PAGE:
I wonder sometimes whether those who do these "correct" translations are native English speakers.
The speaker is very sloppy with his pronunciation, as I have noted before. I have reported this, but so far no one on the Esperanto course, unlike other courses, has ever responded.
My advise: send a $1000 donation to Duolingo team and ask to change the speaker;)
PS: We both are on a FREE plan!
@LeFlamel I had wondered the same thing. I've looked up the word "monujo" in several different places, and everywhere lists it as "purse/wallet". Here in the U.S. purse and wallet are two very different things. Yes, a female's purse can contain a female's wallet (so both translations could be correct for a woman). But, if someone says simply, "Here is a wallet", how would we know if it is a purse (female) or a man's wallet? I'll have to ask this one in the FB Duolingo group.
I was thinking the OP maybe meant like a change purse, not a woman's purse? That would be smaller than a wallet. Or would that be something like monujeto?
Only in English can you find a difference in feminine purses and masculine wallets. In other languages that distinction is not so important. So monujo should be clear enough.
In English, a purse could be as big as what other languages call a bag, which is really not the same thing at all as a wallet. I really think that since the literal meaning is "money container" that they are referring to a coin purse, which is not the same thing as a purse. https://en.wikipedia.org/wiki/Purse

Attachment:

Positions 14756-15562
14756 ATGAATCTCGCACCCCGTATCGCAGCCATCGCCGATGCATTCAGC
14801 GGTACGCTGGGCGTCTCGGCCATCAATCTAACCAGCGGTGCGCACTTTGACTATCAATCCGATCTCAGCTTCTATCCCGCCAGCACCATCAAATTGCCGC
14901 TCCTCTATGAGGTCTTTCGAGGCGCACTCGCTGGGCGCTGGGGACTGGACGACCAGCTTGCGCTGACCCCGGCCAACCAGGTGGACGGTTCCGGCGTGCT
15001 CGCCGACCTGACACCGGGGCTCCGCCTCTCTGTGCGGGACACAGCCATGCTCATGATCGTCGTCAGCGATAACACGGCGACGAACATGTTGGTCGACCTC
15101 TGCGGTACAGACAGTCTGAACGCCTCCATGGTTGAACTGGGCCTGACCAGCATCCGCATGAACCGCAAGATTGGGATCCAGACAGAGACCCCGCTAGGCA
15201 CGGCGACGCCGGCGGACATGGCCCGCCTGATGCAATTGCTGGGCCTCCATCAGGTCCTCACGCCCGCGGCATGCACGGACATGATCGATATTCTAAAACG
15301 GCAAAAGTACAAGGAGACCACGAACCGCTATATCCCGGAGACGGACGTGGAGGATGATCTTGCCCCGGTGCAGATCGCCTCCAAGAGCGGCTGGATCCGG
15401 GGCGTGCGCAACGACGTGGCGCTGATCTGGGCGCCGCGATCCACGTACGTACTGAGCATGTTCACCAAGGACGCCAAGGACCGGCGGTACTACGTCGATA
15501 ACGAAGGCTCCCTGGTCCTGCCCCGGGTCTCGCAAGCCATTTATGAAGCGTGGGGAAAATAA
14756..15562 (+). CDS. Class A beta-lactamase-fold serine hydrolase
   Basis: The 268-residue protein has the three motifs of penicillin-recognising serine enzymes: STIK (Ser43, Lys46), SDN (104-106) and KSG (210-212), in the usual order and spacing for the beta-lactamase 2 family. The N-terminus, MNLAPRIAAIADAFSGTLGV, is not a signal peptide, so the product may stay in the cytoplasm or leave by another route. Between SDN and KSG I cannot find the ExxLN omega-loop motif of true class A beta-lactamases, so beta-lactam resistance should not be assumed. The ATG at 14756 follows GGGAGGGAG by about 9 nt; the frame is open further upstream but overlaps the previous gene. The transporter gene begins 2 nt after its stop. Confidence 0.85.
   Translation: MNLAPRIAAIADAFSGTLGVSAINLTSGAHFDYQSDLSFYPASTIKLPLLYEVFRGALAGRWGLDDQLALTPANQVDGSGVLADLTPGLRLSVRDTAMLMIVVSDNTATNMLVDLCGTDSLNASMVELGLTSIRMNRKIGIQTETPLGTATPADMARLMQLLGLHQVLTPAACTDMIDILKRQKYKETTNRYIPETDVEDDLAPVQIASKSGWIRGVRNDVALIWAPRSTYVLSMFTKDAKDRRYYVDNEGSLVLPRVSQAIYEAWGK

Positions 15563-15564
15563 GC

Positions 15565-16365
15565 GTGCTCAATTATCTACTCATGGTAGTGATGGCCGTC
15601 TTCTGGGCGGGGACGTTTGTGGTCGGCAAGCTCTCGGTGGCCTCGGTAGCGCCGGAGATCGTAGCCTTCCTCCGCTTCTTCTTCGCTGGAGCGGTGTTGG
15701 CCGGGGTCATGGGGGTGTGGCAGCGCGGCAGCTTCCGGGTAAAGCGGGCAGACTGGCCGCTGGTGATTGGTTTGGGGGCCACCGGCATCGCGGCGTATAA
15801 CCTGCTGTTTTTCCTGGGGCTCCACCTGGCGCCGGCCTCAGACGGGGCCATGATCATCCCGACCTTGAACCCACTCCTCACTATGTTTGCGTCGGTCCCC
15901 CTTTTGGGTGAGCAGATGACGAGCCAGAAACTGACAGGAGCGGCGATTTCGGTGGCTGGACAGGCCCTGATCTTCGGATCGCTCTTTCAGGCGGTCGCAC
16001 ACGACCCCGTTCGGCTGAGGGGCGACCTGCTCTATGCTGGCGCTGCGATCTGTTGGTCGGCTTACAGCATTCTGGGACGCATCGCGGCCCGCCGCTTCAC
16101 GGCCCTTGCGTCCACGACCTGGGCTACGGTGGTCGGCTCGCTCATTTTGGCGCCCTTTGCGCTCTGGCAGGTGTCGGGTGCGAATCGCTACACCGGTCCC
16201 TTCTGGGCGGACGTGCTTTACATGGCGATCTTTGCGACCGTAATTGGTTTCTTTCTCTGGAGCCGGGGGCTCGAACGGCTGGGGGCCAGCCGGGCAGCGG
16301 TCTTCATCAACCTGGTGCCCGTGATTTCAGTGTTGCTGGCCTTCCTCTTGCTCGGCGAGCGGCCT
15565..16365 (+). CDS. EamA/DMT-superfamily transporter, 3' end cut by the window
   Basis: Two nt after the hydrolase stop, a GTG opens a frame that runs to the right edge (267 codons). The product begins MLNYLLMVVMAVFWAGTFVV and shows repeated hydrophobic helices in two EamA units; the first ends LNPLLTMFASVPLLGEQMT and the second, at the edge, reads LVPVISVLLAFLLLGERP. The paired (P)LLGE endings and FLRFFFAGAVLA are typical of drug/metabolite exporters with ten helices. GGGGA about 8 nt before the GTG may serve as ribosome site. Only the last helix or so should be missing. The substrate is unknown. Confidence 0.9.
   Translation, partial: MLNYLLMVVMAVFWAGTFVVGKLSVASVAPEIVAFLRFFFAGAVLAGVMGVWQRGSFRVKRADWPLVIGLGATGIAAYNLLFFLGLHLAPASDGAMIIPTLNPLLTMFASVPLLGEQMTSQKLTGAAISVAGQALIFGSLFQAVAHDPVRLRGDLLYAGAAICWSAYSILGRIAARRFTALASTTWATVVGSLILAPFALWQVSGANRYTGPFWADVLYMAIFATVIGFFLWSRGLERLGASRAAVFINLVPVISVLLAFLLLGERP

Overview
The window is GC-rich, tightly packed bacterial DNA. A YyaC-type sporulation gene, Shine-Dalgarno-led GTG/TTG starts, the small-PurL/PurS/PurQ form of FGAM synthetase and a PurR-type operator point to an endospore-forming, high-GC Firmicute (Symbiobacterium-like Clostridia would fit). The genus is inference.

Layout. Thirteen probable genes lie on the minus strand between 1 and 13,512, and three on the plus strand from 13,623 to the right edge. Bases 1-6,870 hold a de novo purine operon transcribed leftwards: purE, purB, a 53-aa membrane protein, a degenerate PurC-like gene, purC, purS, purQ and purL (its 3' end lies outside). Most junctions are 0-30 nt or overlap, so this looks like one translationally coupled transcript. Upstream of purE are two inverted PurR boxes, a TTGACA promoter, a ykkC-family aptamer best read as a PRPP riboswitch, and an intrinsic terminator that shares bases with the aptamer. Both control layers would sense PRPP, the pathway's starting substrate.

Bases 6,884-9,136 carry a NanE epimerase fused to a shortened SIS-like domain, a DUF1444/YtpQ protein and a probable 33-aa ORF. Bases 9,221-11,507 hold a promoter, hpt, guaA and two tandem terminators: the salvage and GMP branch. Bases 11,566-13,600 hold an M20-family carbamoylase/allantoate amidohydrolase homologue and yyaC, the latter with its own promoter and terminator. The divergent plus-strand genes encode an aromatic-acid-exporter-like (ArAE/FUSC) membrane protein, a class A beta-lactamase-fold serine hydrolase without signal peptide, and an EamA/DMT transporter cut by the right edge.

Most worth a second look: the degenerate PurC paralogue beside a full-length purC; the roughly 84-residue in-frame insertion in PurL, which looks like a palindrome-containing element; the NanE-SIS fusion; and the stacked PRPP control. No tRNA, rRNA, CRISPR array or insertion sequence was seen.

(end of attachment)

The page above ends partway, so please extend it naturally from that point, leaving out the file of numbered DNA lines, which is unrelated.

I never hear it in conversation, except when reading poems or plays from of yore... or when someone wants to express the feeling with a bit of humor because it's old style. I would consider it dramatic, or reminiscent of by-gone times. Yet, it's still familiar, recognisable, ... wait a minute, here's an American dictionary at hand: yes, it's still listed, not as obsolete, seems to be standard. "to express amazement." (I'm amazed!) I do like the word and hope we keep it...
I put 'moneybox' for 'monujo' since I figured that made more sense with 'ujo' basically being 'container.' Guess not.